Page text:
Resumes have been around for a long time – centuries actually – and were created to provide a quick and efficient method for hiring managers to estimate whether a specific individual might be a good fit for a position. However, judging the value of an individual based on a one-sided document provides limited perspective and is not a good idea to measure up to the future of work.
A Curriculum Vitae (CV) essentially tells a hiring manager where a person worked before coming to your company, how long they spent in each job and a few of their abstract skills.
That’s about it.
Unfortunately, these items aren’t enough to guarantee a good hire. In fact, the biggest reason new hires don’t work is because of poor cultural fit.
The Problem with Relying on Resumes
Research shows that 73% of working professionals leave their jobs because they are uncomfortable with the culture of the company, not because they can’t measure up to the job and its expectations. Experts agree that people don’t leave “bad jobs”, they leave because of bad bosses and unpleasant internal experiences.
Think of it this way: there are many moving parts to a business, all of which have a clear job to play. If these parts can’t blend with one another, the entire operation comes to a halt.
Unfortunately, relying on outdated hiring processes is impersonal and only allows for more hiring mistakes.
Having the right qualification is only half the battle. Because more and more people are leaving jobs because of clashes with bosses, co-workers or the work environment, cultural fit is as important as experience. You can teach most skills, but personalities can be altered.
Here are some best practices for hiring for competency and cultural fit.
The Human Aspect
While you may be mesmerized by an individual and their credentials on paper, you are not hiring a document, therefore, your hiring efforts should align with the result that you want.
Resumes have become more of a hindrance to the average hiring manager and the hiring process, convincing HR experts to search based on previous job roles and experience as opposed to personality and cultural fit.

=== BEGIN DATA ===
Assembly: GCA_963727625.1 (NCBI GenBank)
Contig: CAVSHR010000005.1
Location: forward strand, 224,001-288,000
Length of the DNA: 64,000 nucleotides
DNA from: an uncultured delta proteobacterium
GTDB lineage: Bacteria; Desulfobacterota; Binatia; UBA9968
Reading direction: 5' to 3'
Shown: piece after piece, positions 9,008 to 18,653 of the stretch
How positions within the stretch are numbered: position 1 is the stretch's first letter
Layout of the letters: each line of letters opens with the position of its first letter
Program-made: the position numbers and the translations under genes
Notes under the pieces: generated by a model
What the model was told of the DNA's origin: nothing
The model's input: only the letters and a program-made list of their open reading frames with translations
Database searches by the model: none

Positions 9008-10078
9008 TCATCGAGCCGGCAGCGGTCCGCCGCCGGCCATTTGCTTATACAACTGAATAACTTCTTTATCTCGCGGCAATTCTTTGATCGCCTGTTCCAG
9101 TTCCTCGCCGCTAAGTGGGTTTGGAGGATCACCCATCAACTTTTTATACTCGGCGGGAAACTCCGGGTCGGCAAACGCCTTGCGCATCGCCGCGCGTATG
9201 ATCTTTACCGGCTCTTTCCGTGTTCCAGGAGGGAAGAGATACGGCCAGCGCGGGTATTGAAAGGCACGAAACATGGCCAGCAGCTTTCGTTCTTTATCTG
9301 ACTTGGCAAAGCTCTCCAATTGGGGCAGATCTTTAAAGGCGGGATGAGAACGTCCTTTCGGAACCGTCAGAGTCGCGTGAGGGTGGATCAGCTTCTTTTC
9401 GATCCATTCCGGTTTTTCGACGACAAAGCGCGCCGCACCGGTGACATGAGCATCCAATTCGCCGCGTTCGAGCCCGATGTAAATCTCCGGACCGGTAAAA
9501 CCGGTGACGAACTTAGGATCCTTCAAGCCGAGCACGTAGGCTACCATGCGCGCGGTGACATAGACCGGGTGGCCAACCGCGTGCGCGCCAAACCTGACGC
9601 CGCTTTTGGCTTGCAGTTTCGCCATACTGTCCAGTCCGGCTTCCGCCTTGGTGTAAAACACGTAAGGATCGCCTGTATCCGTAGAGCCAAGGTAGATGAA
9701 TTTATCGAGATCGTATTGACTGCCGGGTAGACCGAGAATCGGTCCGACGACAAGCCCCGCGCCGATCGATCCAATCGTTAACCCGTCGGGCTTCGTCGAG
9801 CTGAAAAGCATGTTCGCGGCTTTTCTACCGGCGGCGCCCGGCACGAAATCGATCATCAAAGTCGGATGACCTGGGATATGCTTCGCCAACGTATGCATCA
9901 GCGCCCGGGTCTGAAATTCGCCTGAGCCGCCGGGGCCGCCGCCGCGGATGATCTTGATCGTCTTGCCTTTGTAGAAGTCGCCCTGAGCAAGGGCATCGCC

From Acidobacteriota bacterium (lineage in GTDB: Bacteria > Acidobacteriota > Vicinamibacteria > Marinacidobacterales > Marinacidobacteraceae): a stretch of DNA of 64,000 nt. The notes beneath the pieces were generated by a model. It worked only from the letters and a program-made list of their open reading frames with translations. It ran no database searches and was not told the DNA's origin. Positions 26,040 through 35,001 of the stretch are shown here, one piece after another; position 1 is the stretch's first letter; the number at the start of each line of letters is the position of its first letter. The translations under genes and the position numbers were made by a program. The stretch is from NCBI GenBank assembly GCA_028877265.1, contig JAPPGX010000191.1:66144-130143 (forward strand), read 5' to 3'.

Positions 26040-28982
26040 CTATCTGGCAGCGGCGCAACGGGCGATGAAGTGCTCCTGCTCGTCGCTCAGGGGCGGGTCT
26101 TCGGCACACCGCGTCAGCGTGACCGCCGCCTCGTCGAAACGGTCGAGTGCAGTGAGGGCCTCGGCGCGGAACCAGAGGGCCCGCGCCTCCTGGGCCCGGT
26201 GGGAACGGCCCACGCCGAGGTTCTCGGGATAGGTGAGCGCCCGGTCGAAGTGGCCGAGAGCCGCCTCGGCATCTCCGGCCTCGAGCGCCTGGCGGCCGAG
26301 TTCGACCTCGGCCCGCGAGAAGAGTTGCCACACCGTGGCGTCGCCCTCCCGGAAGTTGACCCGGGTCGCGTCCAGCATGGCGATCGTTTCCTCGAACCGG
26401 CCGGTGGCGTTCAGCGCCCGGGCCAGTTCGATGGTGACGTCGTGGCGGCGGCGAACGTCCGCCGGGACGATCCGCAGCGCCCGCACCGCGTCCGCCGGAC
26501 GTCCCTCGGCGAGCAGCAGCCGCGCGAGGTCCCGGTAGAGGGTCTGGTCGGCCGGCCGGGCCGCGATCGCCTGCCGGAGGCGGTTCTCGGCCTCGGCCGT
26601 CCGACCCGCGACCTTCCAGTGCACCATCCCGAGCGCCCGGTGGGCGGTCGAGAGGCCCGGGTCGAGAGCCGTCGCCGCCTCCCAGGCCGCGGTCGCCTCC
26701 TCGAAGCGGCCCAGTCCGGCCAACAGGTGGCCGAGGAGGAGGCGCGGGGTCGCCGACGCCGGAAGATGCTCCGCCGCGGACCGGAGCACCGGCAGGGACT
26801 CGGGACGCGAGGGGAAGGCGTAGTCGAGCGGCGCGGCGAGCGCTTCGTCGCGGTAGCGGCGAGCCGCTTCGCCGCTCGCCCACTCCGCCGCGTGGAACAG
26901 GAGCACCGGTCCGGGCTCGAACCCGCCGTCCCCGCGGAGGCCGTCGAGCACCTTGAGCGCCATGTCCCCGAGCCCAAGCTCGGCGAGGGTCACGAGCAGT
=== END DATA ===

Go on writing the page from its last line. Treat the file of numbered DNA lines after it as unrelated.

When you focus entirely on the resume, it completely eliminates the “human” aspect of the hiring process.
Modernize Your Approach
The average cost of a bad hire can be around 30% of the employee’s potential first-year earnings. This can be a huge hit to your business – especially if you are in the startup phase.
Instead of trying to match words on a CV to words on a job description, why not match characteristics in an employee, to the values that make your team thrive?
Hire a Person, Not a Resume
Anyone can create a resume that checks all the right boxes for a role, this can simply be done by copy-pasting the keywords from your job description into their application.
You want a process that goes even deeper than the traditional resume, one that clearly shows potential candidates attributes-such as the ability to work well in a team.
A successful hiring process starts with a well designed job description: one that lays out clear, accurate expectations of the position as well as the necessary qualifications you are hiring for. Of course, this includes the technical skills that are required to properly perform the job.
Once you start to receive applications, the next step-the pre-screen and interview phase- evaluates the human side of the candidate. This is where you will start to piece together who will properly mesh with the manager and the team while complementing the business.
From there you will be equipped with the necessary information to make your final decision.
The new method of hiring may take some practice, and if you are struggling with getting the right candidates in the door -let alone any- reach out to one of our MCDA CCG HR experts for the ongoing support you need to make this important decision. With a proven track record of helping our clients attract the best candidates, you can see first-hand the difference between hiring a person as opposed to hiring a resume.
Companies have begun to recognize that and introduce new methods of evaluating and understanding potential candidates as a result. Now it’s up to you to make the transition too.